In spite of all their remarkable fighting abilities, the Shaolin monks never put their skills to aggressive use, with the exception with a group of wayward monks who left the monastery in A.D. 1620 to form a secret mercenary organization called White Lotus. Buddhism and Buddhist monks espouse a philosophy of non-violence and non-aggression, which is in accordance with the modern-day practices of Shaolin monks, and it would be incorrect to associate demonstrations of Shaolin fighting techniques with acts of aggression. The Shaolin monks mostly fight in silence, exhibiting what can only be described as “stillness of movement,” which is a direct result of the serene mind cultivated through meditation.

One guesses that Ta Mo had no idea that nearly 1,500 years later, the monks of Shaolin would still be held in great reverence while demonstrating their amazing skill and stunning movement to audiences throughout modern-day China and around the world.       

Tickets for SHAOLIN WARRIORS are $44, $36, $22. Family Friendly! Youth through grade 12, half price! Charge by phone at 888-945-2468 or visit www.gmu.edu/cfa. The Center for the Arts complex is located on the Fairfax campus of George Mason University at the intersection of Braddock Road and Route 123. Paid parking is located in the deck adjacent to the mainstage Concert Hall and FREE parking is located in university lot K.  Visit www.gmu.edu/cfa

About Great Performances at Mason

Great Performances at Mason is a program of George Mason University's Center for the Arts, the professional presentation and production arm of the College of Visual and Performing Arts (CVPA). CVPA provides an academic environment in which the arts are explored as individual disciplines and interdisciplinary forms that strengthen one another. The college prepares students for careers as creators, performers, teachers, scholars, arts leaders and arts entrepreneurs. Understanding that an education in the arts is deepened by regular contact with the work of distinguished visiting artists, the Center for the Arts, the professional presentation and production arm of the college, welcomes a variety of professional and world-renowned artists, musicians and actors to its stage. Students have the opportunity to perform, create and exhibit their work in a wide variety of public venues including a 2,000-seat Concert Hall. CVPA is home to the Schools of Music, Dance and Art, the Department of Theater, as well as the Computer Game Design, Arts Management and Film and Video Studies programs.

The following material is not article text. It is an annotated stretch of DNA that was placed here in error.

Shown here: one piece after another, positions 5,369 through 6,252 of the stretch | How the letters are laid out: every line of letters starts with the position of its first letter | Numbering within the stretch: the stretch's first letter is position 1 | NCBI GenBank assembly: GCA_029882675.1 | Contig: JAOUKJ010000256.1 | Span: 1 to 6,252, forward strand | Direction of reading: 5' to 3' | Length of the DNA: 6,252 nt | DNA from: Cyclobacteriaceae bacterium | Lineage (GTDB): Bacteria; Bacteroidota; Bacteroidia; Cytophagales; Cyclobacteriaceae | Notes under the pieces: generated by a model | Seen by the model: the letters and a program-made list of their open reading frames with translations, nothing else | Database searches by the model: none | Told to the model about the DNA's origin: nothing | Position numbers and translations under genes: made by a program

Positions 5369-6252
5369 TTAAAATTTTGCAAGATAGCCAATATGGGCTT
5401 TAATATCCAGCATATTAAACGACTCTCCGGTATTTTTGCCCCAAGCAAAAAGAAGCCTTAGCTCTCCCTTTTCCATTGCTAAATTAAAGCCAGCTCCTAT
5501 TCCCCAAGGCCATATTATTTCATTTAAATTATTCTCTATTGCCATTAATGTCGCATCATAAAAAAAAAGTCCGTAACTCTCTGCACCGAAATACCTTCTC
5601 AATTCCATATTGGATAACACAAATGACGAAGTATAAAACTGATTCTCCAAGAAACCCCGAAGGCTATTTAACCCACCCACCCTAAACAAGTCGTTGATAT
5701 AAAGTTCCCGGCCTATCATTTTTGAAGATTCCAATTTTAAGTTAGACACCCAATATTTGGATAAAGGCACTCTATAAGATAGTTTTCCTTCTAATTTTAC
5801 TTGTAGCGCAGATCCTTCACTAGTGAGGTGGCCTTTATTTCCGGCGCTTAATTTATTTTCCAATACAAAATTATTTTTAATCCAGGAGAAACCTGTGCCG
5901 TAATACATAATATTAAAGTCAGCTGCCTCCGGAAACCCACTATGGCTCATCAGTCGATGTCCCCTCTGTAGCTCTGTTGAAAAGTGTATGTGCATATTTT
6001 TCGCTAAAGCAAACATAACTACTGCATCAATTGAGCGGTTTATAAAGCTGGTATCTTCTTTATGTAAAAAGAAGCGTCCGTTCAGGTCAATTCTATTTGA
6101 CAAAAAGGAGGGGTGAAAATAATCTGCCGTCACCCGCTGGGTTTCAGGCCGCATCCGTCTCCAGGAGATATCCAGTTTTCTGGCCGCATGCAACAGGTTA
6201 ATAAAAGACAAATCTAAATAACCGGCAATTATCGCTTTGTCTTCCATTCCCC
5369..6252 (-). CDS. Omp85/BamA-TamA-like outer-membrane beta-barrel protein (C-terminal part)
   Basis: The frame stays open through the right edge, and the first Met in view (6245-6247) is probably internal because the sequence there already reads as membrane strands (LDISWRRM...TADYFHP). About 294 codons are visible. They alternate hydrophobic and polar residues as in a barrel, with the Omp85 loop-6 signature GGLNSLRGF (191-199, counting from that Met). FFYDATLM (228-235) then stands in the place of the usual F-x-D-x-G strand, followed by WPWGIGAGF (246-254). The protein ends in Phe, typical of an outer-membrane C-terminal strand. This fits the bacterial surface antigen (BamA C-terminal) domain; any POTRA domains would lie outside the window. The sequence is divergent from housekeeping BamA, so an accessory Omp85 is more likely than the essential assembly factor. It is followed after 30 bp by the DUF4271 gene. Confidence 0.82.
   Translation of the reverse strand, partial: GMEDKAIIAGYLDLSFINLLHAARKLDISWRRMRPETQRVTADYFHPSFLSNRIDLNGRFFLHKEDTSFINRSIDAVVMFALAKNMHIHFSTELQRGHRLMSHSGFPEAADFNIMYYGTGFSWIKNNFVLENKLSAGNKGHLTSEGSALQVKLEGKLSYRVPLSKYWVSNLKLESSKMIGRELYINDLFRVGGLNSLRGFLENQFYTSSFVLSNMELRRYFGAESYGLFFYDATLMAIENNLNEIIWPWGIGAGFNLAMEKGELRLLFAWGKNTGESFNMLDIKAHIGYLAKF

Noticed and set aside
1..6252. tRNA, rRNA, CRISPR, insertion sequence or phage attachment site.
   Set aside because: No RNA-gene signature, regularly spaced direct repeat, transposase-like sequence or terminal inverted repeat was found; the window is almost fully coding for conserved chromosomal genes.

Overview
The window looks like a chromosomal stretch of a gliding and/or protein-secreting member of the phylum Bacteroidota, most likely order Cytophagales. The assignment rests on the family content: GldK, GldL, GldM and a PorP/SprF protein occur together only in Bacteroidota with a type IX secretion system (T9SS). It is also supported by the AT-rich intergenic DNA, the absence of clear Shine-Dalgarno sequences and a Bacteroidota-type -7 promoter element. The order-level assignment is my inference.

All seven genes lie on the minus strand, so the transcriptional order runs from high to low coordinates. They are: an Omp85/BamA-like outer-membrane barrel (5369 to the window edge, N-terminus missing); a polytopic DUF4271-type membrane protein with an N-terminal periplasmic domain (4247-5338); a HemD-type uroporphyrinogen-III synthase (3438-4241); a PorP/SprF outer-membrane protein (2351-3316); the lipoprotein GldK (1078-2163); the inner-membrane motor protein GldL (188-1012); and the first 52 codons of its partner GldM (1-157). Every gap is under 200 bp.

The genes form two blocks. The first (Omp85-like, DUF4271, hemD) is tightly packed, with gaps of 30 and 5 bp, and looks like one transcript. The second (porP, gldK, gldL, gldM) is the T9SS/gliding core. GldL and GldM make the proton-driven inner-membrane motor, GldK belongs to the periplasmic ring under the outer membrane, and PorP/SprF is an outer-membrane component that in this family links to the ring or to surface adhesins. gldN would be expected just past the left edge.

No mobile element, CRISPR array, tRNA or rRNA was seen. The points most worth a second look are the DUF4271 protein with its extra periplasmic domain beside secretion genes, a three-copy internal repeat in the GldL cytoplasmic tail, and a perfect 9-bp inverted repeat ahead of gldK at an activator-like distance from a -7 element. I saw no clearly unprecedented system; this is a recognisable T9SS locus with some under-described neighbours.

About George Mason University

Named the #1 national university to watch in the 2009 rankings of U.S. News & World Report, George Mason University is an innovative, entrepreneurial institution with global distinction in a range of academic fields. Located in Northern Virginia near Washington, D.C., Mason provides students access to diverse cultural experiences and the most sought-after internships and employers in the country.  Mason offers strong undergraduate and graduate degree programs in engineering and information technology, organizational psychology, health care and visual and performing arts. With Mason professors conducting groundbreaking research in areas such as climate change, public policy and the biosciences, George Mason University is a leading example of the modern, public university.